April Music Preview: Rising Stars, Oldies, Metalcore and More

Foxygen's core members Jonathan Rado (left) and Sam France (right) performing at Mohawk in Austin, TX. photo: Bryan C. Parker

Foxygen’s core members Jonathan Rado (left) and Sam France (right) performing at Mohawk in Austin, TX. photo: Bryan C. Parker

The concert scene in Pittsburgh is starting to perk up for the spring and summer season. Although no true mega-acts are in town this month, some niche and mid-range acts are sold out, including our profiled alt-J and Modest Mouse. Rising stars Foxygen and Dan Deacon are in concert at Mr. Smalls, while Broadway sensation Audra McDonald comes to the Byham Theater.

If you’re into classic rock and vocal groups as well as Pittsburgh music history, there’s a tremendous event for you—The Pittsburgh Rockn’ Reunion with an all-star lineup of The Marcels, Lou Christie, Jimmy Beaumont and the Skyliners, Donnie Iris, Jimmie Ross and the Jaggerz, and Chuck Blasko’s Vogues! Another top local talent performing this month is hometown boy done good, Chris Jamison, whom many will remember for his reaching third place on “The Voice.” He and other skilled local acts will be playing in support of our environment on Earth Day. Meeting of Important People are playing the Warhol Sound Series gig with The Van Allen Belt and Morgan Erina.

Impressive legacy artists performing in the ‘Burgh this month include Neil Diamond, Rosanne Cash, and Todd Rundgren. The Christian music scene has some hot artists and two of them will be playing here—metalcore group The Devil Wears Prada and rapper Lecrae. There are many other top concerts in town, too numerous to mention, so remember: The only real April fool is the one who doesn’t get out and enjoy some good live music.

Thursday, April 2

At a time when rock n’ roll is becoming less a part of the mainstream, it’s nice to see a rock band like alt-J playing venues like the Benedum Center. Part of the band’s success has to do with their incorporation of the mainstream. Early singles like “Fitzpleasure” take a cue from dub step; “Hunger of the Pine,” meanwhile, samples Miley Cyrus. The latter single comes from the group’s sophomore album, 2014’s This Is All Yours. It received a 2015 Grammy nomination for Best Alternative Music Album. Such accolades are part of what have helped to propel the band from Leeds, England, to venues like Mr. Smalls, and now to the Benedum, all in less than eight years. 8 p.m. 237 7th St., Cultural District. This event has SOLD OUT, tickets may be available on re-seller sites.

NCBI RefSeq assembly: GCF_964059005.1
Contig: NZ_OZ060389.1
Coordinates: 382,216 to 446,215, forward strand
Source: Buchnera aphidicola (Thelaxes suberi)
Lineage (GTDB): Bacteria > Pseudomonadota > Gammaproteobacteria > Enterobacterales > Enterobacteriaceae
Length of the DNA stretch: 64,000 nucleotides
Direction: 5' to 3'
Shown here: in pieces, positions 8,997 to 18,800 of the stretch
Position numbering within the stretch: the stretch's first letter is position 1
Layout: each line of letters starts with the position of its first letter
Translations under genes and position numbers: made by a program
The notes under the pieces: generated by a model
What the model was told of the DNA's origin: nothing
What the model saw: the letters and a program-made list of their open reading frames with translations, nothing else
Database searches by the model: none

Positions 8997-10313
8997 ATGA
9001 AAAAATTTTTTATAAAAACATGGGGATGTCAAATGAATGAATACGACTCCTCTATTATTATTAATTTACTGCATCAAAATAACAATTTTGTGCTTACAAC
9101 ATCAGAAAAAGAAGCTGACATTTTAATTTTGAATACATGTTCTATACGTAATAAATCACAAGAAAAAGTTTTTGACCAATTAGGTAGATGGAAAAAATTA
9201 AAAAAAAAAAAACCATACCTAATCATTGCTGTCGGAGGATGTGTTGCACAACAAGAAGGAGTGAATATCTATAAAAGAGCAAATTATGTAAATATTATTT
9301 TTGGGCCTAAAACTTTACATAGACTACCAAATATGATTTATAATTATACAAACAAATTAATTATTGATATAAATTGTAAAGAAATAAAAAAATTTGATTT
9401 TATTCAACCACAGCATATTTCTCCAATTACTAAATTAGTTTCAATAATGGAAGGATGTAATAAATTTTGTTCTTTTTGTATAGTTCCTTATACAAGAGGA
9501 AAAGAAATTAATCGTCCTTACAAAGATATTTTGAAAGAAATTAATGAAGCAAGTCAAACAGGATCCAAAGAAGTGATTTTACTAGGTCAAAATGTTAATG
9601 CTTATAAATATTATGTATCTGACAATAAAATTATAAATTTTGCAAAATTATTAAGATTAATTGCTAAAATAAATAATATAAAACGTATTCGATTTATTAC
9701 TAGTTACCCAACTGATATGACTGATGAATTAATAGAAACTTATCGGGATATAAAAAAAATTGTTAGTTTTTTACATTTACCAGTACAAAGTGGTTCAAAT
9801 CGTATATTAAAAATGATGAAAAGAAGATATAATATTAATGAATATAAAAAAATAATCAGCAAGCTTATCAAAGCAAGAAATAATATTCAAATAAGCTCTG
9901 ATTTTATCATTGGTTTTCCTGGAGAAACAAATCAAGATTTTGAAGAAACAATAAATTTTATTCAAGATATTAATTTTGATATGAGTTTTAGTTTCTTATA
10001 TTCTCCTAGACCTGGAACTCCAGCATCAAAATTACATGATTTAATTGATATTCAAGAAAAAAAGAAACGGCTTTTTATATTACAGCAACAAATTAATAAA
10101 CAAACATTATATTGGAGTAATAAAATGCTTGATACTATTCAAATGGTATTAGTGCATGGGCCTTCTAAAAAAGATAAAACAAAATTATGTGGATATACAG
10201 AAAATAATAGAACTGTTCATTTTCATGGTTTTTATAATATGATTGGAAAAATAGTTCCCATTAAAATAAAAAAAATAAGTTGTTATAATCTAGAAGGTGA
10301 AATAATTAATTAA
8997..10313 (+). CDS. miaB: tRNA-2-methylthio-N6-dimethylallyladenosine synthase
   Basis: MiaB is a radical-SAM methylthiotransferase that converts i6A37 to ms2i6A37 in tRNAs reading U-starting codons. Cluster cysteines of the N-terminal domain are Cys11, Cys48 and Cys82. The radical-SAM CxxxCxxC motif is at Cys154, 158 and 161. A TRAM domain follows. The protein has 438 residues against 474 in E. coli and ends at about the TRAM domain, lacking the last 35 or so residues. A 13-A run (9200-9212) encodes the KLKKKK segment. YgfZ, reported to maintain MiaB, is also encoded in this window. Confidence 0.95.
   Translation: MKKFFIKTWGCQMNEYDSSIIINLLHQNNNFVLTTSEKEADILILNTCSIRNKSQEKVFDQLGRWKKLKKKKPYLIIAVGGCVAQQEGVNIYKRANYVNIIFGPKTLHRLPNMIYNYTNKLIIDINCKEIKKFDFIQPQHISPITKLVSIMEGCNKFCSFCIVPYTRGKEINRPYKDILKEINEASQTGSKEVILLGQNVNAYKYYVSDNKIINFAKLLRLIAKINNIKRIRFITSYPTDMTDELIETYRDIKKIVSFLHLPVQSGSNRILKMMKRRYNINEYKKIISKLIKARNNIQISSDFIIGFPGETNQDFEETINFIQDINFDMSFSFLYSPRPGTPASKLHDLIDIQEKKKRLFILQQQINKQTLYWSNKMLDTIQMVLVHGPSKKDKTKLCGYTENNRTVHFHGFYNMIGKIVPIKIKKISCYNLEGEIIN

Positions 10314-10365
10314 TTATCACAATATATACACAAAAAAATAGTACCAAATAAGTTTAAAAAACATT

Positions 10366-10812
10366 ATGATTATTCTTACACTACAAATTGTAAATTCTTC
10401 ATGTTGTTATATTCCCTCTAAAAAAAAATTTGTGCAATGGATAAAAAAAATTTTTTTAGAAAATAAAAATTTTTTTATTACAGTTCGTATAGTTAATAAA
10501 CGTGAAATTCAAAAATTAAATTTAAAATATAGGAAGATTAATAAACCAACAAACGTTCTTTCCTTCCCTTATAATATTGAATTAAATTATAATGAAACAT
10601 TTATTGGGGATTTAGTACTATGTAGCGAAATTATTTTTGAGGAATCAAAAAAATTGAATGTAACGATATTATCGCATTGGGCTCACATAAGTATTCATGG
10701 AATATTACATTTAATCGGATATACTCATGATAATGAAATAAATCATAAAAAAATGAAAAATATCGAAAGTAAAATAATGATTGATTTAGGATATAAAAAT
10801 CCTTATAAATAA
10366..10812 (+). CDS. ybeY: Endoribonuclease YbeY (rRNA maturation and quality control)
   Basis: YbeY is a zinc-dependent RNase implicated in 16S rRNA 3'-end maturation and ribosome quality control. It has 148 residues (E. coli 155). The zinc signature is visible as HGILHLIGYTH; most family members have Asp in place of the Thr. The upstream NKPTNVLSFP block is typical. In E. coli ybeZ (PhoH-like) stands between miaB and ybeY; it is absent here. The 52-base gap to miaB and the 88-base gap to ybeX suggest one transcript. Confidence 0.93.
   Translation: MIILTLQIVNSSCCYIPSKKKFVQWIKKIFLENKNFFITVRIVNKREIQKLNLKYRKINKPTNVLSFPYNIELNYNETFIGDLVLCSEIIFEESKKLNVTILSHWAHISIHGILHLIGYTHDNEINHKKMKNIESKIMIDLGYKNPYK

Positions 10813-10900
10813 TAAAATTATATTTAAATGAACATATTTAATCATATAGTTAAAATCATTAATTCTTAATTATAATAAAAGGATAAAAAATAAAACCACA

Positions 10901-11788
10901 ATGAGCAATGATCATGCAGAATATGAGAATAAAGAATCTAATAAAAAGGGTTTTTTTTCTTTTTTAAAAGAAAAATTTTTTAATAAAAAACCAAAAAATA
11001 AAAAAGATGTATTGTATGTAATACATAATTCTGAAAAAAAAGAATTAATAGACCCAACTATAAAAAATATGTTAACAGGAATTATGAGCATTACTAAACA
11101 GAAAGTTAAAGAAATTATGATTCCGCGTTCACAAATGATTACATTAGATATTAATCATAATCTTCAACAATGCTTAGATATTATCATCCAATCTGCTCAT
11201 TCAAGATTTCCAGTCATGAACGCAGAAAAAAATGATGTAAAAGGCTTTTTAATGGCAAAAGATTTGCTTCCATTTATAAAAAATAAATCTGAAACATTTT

Saturday, April 4

Hey man, this is the kind of event that only happens once in a “Blue Moon”! It’s the Pittsburgh Rockin’ Reunion, and with Lou Christie joining Pittsburgh’s doo-wop Marcels, “Lightning Strikes” again! The concert brings together six great local acts who were instrumental (and vocal) in putting this city on the rock-‘n-roll map. Along with Christie and The Marcels, the lineup includes Jimmy Beaumont and the SkylinersDonnie IrisJimmie Ross and the Jaggerz … and the pride of Turtle Creek, Chuck Blasko’s Vogues, who just might do “Five O’Clock World.” But don’t let that throw your timing off—there are two shows, and they’re at 4 and 8 p.m. Benedum Center, 237 7th St., Cultural District.

“Amie, what you wanna do?” It’s one of the sweetest refrains in country rock, and if you wanna hear the latest incarnation of the group that broke to national fame with “Amie” (above) back in the ‘70s, you can catch Pure Prairie League at Jergel’s Rhythm Grille. PPL’s lineup has changed over the years, of course, and the music has evolved somewhat, too. But when it comes to that easy-rollin’ Pure Prairie sound—with bluegrass inflections, from the band’s origins in Waverly, Ohio, midway between Chillicothe and the Kentucky line—the sound is still there. Country music star Vince Gill was a member of the band in 1979. With guests Steeltown Religion. 8 p.m. 285 Northgate Dr., Warrendale.